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Corporate Governance Matters, 3rd Edition

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Corporate Governance Matters, 3rd Edition

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About

Features

  • Objectively and fully addresses every component of governance, with no axe to grind: explains what's known and what isn't, helping leaders make better choices in the face of uncertainty
  • Brings together new academic research, updated examples and statistics, and a complete decision-making framework
  • Includes expanded discussions of environmental and social issues in governance, board effectiveness, CEO succession and compensation, cyber risk, and shareholder activism
  • By David Larcker and Brian Tayan, pioneering governance experts at Stanford's highly influential Corporate Governance Research Program
  • Includes ancillary instructor resources such as PowerPoint lecture slides.

Description

  • Copyright 2021
  • Dimensions: 7" x 9-1/8"
  • Pages: 528
  • Edition: 3rd
  • Book
  • ISBN-10: 0-13-666002-9
  • ISBN-13: 978-0-13-666002-6

The Definitive Guide to High-Performance Corporate Governance


Fully updated for the latest research, trends, and regulations, Corporate Governance Matters, Third Edition, offers comprehensive and objective information for everyone seeking to improve corporate governancefrom directors to institutional investors to policymakers and researchers.


To help you design highly effective governance, David Larcker and Brian Tayan thoroughly examine current options, reviewing what is and isnt known about their impact on organizational performance. Throughout, they take a strictly empirical and non-ideological approach that reflects rigorous statistical and research analysis and real-life examples. They address issues ranging from board structure, processes, operations, and functional responsibilities to institutional investors, outside stakeholders, and alternative forms of governance.


New discussions of:

  • Environmental, Social, and Governance (ESG) activity and ratings
  • Stakeholder interests
  • CEO activism
  • CEO misbehavior
  • Cybersecurity risks

Extensively revised coverage of:

  • Executive compensation
  • Leadership and succession planning
  • Director recruitment, evaluation, turnover, and more

Sample Content

Online Sample Chapter

Stakeholders and Stakeholder Activism

Table of Contents

Preface     xviii

Chapter 1  Introduction to Corporate Governance     1

Self-Interested Executives    4

Defining Corporate Governance     8

Corporate Governance Standards     9

Best Practice or Best Practices? Does One Size Fit All?     12

Relationship between Corporate Governance and Firm Performance     13

Endnotes     15

Chapter 2  International Corporate Governance     19

Capital Market Efficiency     19

Legal Tradition     22

Accounting Standards     23

Enforcement of Regulations     25

Societal and Cultural Values     26

Individual National Governance Structures     28

    United States     29

    United Kingdom     31

    Germany     35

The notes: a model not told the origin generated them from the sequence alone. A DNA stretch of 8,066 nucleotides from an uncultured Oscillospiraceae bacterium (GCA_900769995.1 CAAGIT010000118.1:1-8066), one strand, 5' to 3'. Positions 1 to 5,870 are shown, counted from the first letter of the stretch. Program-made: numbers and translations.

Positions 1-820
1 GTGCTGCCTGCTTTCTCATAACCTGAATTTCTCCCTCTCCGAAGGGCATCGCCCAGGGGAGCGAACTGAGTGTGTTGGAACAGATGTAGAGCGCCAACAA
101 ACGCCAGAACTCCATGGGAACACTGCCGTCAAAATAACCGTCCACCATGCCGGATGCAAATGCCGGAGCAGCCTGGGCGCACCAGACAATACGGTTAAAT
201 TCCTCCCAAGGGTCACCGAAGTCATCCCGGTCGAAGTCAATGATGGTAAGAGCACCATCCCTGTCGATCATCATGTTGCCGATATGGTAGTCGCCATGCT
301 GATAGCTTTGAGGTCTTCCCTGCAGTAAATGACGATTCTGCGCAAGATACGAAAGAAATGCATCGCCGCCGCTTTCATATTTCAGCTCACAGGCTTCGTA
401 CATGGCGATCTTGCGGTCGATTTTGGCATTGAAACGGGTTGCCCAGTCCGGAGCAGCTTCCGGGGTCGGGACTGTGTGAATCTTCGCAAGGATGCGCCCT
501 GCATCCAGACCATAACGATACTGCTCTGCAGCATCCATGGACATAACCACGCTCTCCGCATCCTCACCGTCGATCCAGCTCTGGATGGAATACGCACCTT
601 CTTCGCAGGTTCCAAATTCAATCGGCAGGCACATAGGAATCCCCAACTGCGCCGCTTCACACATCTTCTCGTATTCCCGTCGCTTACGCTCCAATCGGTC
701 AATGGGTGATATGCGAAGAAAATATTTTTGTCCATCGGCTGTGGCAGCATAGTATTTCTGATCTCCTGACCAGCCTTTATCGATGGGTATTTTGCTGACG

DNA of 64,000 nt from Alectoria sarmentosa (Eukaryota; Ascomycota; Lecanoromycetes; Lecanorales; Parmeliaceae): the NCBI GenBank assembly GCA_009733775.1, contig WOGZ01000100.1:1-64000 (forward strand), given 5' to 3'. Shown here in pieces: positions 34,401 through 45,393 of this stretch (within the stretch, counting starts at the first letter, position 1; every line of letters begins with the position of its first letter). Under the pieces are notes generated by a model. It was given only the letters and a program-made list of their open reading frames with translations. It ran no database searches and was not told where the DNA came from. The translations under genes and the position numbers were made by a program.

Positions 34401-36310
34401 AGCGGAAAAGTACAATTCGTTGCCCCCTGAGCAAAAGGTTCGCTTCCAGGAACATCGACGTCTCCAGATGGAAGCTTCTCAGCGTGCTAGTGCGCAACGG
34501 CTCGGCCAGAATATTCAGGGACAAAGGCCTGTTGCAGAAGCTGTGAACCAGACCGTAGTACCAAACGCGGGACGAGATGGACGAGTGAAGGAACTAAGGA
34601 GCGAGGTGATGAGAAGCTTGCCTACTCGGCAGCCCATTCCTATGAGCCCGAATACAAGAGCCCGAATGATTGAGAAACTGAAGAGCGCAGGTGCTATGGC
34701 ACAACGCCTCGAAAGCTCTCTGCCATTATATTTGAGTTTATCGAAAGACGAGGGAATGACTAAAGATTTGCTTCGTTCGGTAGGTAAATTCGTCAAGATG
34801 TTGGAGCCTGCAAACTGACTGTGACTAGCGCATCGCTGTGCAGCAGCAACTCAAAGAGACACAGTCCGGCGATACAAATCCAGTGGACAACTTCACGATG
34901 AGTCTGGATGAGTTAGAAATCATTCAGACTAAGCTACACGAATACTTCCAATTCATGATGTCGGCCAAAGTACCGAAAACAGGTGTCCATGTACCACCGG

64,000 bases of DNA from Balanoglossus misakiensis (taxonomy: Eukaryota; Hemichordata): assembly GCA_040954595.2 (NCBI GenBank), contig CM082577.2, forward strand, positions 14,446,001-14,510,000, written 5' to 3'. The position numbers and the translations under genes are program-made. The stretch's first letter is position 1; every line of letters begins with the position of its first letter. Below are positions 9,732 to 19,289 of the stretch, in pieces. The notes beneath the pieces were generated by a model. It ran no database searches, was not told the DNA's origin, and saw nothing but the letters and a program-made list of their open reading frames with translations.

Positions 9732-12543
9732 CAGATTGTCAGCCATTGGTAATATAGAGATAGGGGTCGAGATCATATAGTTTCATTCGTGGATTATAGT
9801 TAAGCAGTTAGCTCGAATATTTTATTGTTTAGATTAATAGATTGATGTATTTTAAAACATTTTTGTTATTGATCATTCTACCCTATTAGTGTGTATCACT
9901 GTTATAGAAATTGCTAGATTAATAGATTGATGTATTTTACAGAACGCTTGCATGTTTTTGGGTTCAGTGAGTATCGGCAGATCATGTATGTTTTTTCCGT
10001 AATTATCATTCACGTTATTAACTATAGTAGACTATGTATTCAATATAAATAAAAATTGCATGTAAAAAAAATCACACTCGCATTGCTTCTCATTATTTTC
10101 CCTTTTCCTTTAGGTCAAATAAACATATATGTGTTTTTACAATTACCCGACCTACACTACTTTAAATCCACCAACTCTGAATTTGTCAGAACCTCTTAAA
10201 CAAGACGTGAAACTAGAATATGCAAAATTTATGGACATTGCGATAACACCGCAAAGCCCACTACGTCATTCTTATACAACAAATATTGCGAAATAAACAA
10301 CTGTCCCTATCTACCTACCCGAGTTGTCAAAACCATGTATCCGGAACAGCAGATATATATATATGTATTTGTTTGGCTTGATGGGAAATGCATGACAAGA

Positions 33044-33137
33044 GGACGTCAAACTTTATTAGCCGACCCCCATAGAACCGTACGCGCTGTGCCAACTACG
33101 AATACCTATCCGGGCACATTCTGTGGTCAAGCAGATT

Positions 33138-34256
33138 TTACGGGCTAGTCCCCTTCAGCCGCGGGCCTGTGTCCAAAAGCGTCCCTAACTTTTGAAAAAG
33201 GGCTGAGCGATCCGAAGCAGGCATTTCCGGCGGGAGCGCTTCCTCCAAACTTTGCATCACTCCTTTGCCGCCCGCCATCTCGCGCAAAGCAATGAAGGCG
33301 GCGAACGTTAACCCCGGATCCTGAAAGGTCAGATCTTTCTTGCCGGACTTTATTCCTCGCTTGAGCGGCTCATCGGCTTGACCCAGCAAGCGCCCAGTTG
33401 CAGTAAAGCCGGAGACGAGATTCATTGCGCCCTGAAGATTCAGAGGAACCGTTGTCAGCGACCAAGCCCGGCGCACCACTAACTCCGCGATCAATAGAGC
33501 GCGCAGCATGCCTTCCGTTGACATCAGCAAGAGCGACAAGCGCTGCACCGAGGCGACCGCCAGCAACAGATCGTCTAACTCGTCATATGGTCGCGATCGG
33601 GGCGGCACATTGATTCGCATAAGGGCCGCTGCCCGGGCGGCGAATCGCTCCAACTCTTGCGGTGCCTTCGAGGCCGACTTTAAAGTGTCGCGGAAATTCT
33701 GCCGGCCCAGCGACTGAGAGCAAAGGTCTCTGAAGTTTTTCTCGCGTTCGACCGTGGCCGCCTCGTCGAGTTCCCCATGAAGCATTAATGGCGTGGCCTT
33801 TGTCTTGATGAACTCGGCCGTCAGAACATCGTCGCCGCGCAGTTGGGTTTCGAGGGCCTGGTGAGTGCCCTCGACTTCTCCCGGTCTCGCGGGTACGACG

Japan     37

    South Korea    40

    China    41

    India    43

    Brazil    44

    Russia    46

Endnotes    47

Interlude     53

Chapter 3  Board of Directors: Duties and Liability     55

Board Responsibilities     55

Board Independence     56

The Operations of the Board     57

    Board Committees     60

Duration of Director Terms     64

Director Elections     64

Removal of Directors     66

Legal Obligations of Directors     66

    Fiduciary Duty     67

    Environmental, Social, and Governance (ESG)     70

    Disclosure Obligations under Securities Laws     71

    Legal Enforcement of State Corporate Law (Fiduciary Duties)     72

    Legal Enforcement of Federal Securities Laws     73

    Director Indemnification and D&O Insurance     73

Endnotes     75

Chapter 4  Board of Directors: Selection, Compensation, and Removal     79

Market for Directors     79

    Criteria for Director Recruitment     80

    Active CEOs     81

    International Experience     82

    Special Expertise     82

    Diverse Directors     84

    Professional Directors     85

    Disclosure Requirements for Director Qualifications     86

Director Recruitment Process     87

Director Compensation     90

    Ownership Guidelines     95

    Board Evaluation     96

Removal of Directors     98

Endnotes     102

Chapter 5  Board of Directors: Structure and Consequences     109

Board Structure     110

    Chairman of the Board     113

    Lead Independent Director     116

    Outside Directors     119

    Board Independence     122

    Independent Committees     125

    Bankers on the Board     126

    Financial Experts on Board     127

    Politically Connected Boards     127

    Employee Representation     129

    Boards with Busy Directors     131

    Interlocked (or Connected) Boards     134

    Committee Overlap     135

    Board Size     136

    Board Diversity     136

    Female Directors     138

Summary     139

Endnotes     141

Interlude     150

Chapter 6  Strategy, Performance Measurement, and Risk Management     151

Organizational Strategy     151

Strategy Implementation Process     154

Business Model Development and Testing     156